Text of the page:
This Sunday will once again see many of us commemorating Remembrance Day at Parades and Memorial Services up and down the country.
One of the integral parts of that Service, will be the playing of the Last Post preceding the 2 minute Silence. For many, this is the most poignant part of the proceedings, bringing all sorts of emotions to the surface, from even the most robust and stiff-upper-lipped of characters, as memories of loved ones and fallen Comrades, as well as thoughts of current serving personnel in the Armed Forces are given heightened awareness.
I have been honoured and privileged to have been asked to play the Last Post at numerous Parades, Memorial Services and Funerals during the last 30+ years and since joining the Regimental Band of The Royal Welsh, have a heightened awareness of its relevance and meaning to members of the Armed Forces and civilians alike.
For those who understand music theory and a little about brass instruments, the Last Post is merely a C Major Arpeggio (consisting of 5 different notes) usually played on either a Bugle, a Cornet or Trumpet. There are no valves (buttons) required and the music is such, that it can be performed by a player of around Grade 5/6 standard or above.
Understandably, the Last Post is something which is sorely missed if not performed, however can become the target of all kinds of criticism and at its worst, ridicule, if not played absolutely perfectly. “But it should be played, perfectly!” I instantly hear you cry.
Trust me when I say that anyone who is tasked with playing this short, simple piece of music, wants to play it to the best of their ability and get it note-perfect. The onus of representing your Village, Town, Royal British Legion Branch, local brass band, school band etc. is one which will have given many a Bugler sleepless nights this week, knowing that every note represents so much, to so many people and is the “ultimate tribute” to those who have fallen in conflicts.
Many of these Buglers however, are not professional musicians and are volunteers who are “doing their bit” for their local community. There may be instances where they have been “volunteered”, owing to nobody else being available, someone being taken ill at the last-minute, or nobody was brave enough to stand up and be counted and do it in the first place.
One hopes that the weather will be kind on Sunday, but even then, putting a freezing cold metal mouthpiece – some use plastic, but it never feels the same for the player – on lips that are tight from the cold and from hanging about waiting to play, doesn’t make for ideal preparation. Miss just one note and you can sense everyone wince and start inwardly tutting about it.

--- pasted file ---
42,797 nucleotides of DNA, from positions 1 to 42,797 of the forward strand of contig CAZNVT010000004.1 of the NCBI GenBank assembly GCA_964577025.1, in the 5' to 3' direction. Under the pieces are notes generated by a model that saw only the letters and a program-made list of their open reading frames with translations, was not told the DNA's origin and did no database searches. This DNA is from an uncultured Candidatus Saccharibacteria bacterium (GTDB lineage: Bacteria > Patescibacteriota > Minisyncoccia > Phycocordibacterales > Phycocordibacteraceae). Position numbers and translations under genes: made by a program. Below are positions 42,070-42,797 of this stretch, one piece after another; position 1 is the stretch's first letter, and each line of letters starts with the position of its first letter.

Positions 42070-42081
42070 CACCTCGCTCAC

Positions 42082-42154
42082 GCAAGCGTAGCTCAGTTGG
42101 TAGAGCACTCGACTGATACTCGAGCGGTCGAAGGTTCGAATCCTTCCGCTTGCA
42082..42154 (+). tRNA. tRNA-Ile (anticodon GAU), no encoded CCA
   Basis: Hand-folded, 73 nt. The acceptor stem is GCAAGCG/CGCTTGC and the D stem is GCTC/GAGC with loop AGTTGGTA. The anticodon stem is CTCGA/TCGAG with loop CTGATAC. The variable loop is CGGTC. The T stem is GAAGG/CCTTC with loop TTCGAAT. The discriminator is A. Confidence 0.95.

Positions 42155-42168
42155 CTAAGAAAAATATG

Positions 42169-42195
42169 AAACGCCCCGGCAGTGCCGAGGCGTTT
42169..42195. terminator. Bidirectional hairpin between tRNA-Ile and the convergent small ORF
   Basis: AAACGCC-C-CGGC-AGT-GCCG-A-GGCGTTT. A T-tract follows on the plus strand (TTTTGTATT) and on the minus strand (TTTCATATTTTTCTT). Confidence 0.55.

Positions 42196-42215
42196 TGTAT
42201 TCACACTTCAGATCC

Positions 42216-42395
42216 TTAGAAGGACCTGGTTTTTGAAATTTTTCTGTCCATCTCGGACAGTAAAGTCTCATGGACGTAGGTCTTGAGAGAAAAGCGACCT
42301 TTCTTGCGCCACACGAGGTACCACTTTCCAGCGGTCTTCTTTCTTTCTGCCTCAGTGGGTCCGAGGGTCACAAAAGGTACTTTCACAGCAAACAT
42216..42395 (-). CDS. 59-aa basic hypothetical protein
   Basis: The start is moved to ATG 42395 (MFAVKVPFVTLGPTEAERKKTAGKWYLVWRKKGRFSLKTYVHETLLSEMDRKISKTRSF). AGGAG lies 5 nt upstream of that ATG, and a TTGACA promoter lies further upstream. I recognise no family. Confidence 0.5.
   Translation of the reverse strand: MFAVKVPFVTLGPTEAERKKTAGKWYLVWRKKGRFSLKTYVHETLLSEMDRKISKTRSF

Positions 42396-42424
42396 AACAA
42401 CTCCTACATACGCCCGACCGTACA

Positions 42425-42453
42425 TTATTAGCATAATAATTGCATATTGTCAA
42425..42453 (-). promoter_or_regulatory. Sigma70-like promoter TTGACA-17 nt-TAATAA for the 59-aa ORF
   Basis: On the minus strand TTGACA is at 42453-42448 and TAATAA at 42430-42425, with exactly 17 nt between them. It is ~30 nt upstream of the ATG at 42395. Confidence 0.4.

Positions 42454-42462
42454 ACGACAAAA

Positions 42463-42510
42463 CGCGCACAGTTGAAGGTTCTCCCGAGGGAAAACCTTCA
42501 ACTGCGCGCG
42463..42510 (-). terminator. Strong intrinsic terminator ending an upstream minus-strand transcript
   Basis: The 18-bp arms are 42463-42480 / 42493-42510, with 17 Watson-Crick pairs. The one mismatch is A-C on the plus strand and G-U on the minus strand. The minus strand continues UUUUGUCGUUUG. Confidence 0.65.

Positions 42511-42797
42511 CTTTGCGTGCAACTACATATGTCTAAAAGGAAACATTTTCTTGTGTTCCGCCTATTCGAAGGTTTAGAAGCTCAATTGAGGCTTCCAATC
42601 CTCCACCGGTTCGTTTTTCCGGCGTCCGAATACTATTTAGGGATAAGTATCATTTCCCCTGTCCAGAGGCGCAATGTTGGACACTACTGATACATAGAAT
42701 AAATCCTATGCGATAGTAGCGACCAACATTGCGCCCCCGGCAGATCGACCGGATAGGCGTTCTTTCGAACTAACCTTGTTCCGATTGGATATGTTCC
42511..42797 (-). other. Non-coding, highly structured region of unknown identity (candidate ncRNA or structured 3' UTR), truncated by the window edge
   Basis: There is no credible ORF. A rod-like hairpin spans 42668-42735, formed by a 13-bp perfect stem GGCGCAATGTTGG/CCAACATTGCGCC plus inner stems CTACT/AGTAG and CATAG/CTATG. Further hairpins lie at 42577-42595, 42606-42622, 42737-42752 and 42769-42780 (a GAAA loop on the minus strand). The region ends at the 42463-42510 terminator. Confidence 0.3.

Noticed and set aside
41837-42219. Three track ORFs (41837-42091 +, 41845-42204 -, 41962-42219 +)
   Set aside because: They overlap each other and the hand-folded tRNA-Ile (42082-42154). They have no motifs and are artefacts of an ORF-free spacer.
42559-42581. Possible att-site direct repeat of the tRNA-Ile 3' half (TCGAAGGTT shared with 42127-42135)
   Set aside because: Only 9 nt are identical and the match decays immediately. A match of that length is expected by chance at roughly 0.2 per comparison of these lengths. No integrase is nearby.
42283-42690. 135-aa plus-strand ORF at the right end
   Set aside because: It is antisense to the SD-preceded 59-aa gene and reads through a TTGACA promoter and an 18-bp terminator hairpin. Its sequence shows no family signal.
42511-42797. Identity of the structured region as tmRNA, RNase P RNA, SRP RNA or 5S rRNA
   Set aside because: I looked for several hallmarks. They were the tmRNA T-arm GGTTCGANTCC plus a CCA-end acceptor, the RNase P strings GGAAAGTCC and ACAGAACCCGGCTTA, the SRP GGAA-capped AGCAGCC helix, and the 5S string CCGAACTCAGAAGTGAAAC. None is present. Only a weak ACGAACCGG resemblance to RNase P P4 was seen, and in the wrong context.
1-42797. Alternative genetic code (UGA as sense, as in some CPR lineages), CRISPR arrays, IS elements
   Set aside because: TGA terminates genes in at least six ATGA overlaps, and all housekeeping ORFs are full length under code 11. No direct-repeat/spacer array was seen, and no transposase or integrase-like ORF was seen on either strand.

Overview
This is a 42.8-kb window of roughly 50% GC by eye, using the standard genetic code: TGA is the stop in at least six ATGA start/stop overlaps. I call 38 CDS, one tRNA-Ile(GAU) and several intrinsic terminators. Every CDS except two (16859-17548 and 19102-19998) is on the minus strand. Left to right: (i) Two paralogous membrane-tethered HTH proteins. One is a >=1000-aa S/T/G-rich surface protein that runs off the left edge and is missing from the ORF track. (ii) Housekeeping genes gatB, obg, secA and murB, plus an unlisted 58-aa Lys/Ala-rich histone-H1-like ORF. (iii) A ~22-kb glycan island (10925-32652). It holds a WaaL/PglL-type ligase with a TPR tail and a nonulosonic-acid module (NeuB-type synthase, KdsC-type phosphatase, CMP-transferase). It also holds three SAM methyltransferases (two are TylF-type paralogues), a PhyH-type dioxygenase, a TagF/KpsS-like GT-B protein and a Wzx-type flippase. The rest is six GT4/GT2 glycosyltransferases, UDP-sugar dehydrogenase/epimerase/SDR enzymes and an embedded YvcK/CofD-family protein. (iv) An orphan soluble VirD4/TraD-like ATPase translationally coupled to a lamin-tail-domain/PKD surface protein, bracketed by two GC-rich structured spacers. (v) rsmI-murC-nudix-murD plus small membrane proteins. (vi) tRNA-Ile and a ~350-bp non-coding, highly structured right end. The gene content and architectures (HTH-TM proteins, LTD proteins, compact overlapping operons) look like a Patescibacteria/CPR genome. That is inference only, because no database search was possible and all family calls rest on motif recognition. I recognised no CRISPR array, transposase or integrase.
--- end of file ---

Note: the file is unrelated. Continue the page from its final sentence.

For a variety of reasons, there are less Buglers being available each and every year to perform at parades and the demand, sadly far exceeds the supply. Please be assured that your Bugler will try their damnedest to give as fitting and respectful a tribute as they can, but if it’s not quite note perfect, don’t be quick to criticize, but be thankful that you had a Bugler there at all, to add that something special to the Memorial Service. Buglers, we salute you!
“We will remember them”.
For further details regarding the Last Post, please visit my website
5 thoughts on “Spare a thought for the Bugler performing the “Last Post” on Remembrance Sunday”
Reblogged this on Paul Fears Photography and commented:
Listening to the Last Post always sends tingles down my spine and just brings some deep seated emotions to the surface. It must be so emotional for the Buglers as well. I also wish to salute all you Buglers!
It certainly is emotional for buglers too – breath control on those long, soft high notes can be a real challenge when on the spot, even having practised and anticipated this!
LikeLiked by 1 person
Yes indeed Mark and thanks for reading my Blog and your comment.
I do however, try as best as I can to disassociate myself from the occasion and what’s going on around me and just focus on getting the notes one at a time. I’m there to do a job and to do it to the best of my ability. Once I’ve finished, (hopefully musically unscathed!), I then let my thoughts go, and pay tribute to The Fallen.
It’s particularly difficult to explain to a musician who doesn’t play brass, because unlike, say, a saxophone, you don’t just press buttons and blow and make the notes. A lot of very delicate lip muscle and breath control is needed and those are the first things to fail if you’re nervous! Much easier to get basic fingering right than lip tension when nervous.
LikeLiked by 1 person
Thanks for visiting my blog Michael and for taking time to comment too. Indeed, nerves once they kick can send everything into free-fall, although I’m sure that our saxophone playing friends will have their own quirks and idiosyncrasies that they have to deal with too.